By Esther Davis, Mental Health Provider at Fuller Living Counseling
I’m grieved by the fact that many Christians are highly resistant to consider talk therapy for treating mental health. In some cases this resistance persists even asthey watch their friends and family struggle with suicidal ideation and other mental health issues. One held belief is that psychology doesn’t belong in the church because Freud wasn’t a Christian and neither were many of the early founders of the field. Another reason for this resistance is the belief that mental health is best treated with more Bible reading, more prayer, more faith, and/or pastoral counsel.
The deeper question is, “Can a Christian benefit from the service, the expertise, the work or craft of a person not ‘saved by grace’?” When it comes to getting a haircut, or getting served at a fast food restaurant the answer is more clear. When it comes to mental, physical, or spiritual healing the issue becomes more critical. Since mental health involves the healing of the mind, emotion, spirit, and body, we don’t want to put the depths of ourselves into the hands of just anyone.
I’d like to suggest that just like a saved or unsaved medical doctor has access to knowledge and treatments that promote healing, a saved or unsaved mental health clinician has similar access to interventions that promote mental health and healing. If God has called us to love him with all parts of ourselves (Deut 6:5), cognitive behavioral therapy (presented below) is arguably a God-given practical tool in helping the believer to fulfill this commandment.
What is Deuteronomy 6:5?
The religious leaders in Jesus day asked him what the greatest commandment was and Jesus told them,
“Love the Lord your God with all your heart, and with all your soul, and with all your mind.”
He was referencing the ancient text from Deuteronomy 6, where the Lord gave his people guidelines that would prolong their life, and would help life to go well for them. This command refers to the inner parts of a human being. The mind, the heart (emotion), the soul (spirit), and the body (strength). As discussed below, the most commonly used and evidence based form of therapy (cognitive behavioral therapy) is based on tending to these very inner parts.
What Is Cognitive Behavioral Therapy?
Cognitive behavioral therapy (CBT) has been proven to be a highly effective form of therapy by numerous research studies (1). The basic idea is that a person’s symptoms of failing mental health (such as depression and anxiety etc.) are influenced by negative thought patterns, negative emotions, and unwanted behaviors. Treatment involves identifying and challenging negative core beliefs and thoughts as well as making behavioral changes in order to relieve symptoms.
Cognitive behavioral therapy is based on the idea that our minds, emotions, body (and for some spirit) are so interconnected that the well-being of one affects that of the others. For example, if I carry a negative core belief that my value is determined by my performance (mind), I might find myself feeling anxious when I’m not being productive (emotion). So, instead of enjoying my day off and doing something to help my body relax I might overexert myself at the gym or sit on the couch for extended periods of time scrolling on social media or binge watch TV shows (body/behavior/strength).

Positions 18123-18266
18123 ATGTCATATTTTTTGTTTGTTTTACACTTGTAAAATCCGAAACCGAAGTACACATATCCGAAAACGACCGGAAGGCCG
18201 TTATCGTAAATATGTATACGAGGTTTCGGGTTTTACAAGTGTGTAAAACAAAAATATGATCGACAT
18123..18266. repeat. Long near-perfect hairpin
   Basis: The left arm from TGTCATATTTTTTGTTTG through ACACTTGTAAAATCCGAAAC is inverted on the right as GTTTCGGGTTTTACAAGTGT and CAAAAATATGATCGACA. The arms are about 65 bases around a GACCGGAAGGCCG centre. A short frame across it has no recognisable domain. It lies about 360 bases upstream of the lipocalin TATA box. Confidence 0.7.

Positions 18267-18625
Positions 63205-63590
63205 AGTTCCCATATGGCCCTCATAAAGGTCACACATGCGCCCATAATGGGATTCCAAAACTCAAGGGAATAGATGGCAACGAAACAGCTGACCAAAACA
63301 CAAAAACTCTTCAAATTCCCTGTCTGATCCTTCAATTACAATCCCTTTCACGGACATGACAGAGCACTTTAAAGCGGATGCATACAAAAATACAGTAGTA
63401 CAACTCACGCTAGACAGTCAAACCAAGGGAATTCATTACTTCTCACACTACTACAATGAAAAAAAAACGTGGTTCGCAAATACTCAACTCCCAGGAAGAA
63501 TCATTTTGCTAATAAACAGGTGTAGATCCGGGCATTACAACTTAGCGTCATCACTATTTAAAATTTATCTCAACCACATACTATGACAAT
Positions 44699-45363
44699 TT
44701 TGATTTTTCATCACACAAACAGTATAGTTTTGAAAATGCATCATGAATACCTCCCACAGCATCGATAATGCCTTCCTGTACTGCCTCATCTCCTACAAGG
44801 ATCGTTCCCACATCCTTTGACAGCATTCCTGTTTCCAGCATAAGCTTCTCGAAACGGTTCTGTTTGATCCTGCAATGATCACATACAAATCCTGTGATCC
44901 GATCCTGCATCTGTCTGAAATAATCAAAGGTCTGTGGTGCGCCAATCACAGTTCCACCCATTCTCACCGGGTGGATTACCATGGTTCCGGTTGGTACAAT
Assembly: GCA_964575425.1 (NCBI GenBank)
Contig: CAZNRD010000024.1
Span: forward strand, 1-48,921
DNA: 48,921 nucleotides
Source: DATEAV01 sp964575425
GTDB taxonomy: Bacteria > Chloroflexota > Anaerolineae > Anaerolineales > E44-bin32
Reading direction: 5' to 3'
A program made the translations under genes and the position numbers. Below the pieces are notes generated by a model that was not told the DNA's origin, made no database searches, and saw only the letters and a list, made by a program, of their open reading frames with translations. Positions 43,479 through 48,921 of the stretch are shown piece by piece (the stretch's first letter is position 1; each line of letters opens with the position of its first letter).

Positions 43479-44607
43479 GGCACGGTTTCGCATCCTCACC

The CBT therapist will teach the client to identify the negative thought and challenge it with a rational or true thought. Further, the therapist might coach the client to participate in mindfulness exercises to help the client calm her body and overcome anxious behaviors.
What’s Your Point?
Why does CBT work so well? The way by which CBT teaches the client to overcome lies with truth was God’s idea before it was psychology’s idea. In essence, one could say the work of CBT is similar to what Paul writes about in 2 Corinthians 10:5,
“We demolish arguments and every pretension that sets itself up against the knowledge of God, and we take captive every thought to make it obedient to Christ.”
The believer is not exempt from mental health challenges. One of the greatest heroes of the faith, King David expresses his experiences with anxiety and depression throughout the Psalms. In Psalm 143 he shares how he dwells in darkness, and how his heart is dismayed. David seems to combat despair by choosing gratitude in verse 5, “I remember the days of long ago, I meditate on all your works.” Then, he turns to the morning sun as a reminder of God’s unfailing love for him. (verse 8)
David had much to feel anxious about as he was for many years hiding from a man who wanted him dead. David speaks on behalf of all afflicted and urges them to exalt the Lord (Psalm 34:2). Then, David praises God for delivering him from all fear in verse 4. David proclaims how freedom from fear and despair is found when we “taste and see that the Lord is good.” Taking refuge in the Lord and seeking him. (Verse 8)
Much like David finds freedom in practicing gratitude as well as dwelling on the goodness of God, CBT urges the client to gain a healthier balance of what is good and right in one’s life. Further, often CBT challenges clients to strengthen the positive core belief that an individual has inherent value and one’s self is no exception. The strengthening of this belief leads one to behave in ways that are beneficial.
If God has called us to love him with all our “mind, emotions, soul, and strength”, cognitive behavioral therapy is arguably a God-given practical tool in helping the believer to fulfill this commandment.
- David D, Cristea I and Hofmann SG (2018) Why Cognitive Behavioral Therapy Is the Current Gold Standard of Psychotherapy. Front. Psychiatry9:4. doi: 10.3389/fpsyt.2018.00004